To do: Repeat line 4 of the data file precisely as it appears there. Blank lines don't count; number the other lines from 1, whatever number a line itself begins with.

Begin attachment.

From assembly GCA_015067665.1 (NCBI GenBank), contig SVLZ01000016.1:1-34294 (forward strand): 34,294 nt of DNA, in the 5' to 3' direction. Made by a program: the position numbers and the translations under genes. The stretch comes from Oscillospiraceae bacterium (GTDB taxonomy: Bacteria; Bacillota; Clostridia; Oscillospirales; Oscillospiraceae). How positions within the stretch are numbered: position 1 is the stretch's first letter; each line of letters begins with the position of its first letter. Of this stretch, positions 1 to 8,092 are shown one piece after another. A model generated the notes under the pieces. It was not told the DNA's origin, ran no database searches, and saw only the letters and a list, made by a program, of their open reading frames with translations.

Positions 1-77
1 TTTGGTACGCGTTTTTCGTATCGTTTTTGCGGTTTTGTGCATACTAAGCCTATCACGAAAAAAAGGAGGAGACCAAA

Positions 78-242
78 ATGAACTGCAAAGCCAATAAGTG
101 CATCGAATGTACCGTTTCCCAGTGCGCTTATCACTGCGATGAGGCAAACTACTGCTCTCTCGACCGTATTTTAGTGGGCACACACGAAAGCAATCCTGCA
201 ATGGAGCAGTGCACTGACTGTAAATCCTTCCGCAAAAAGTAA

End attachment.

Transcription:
Positions 78-242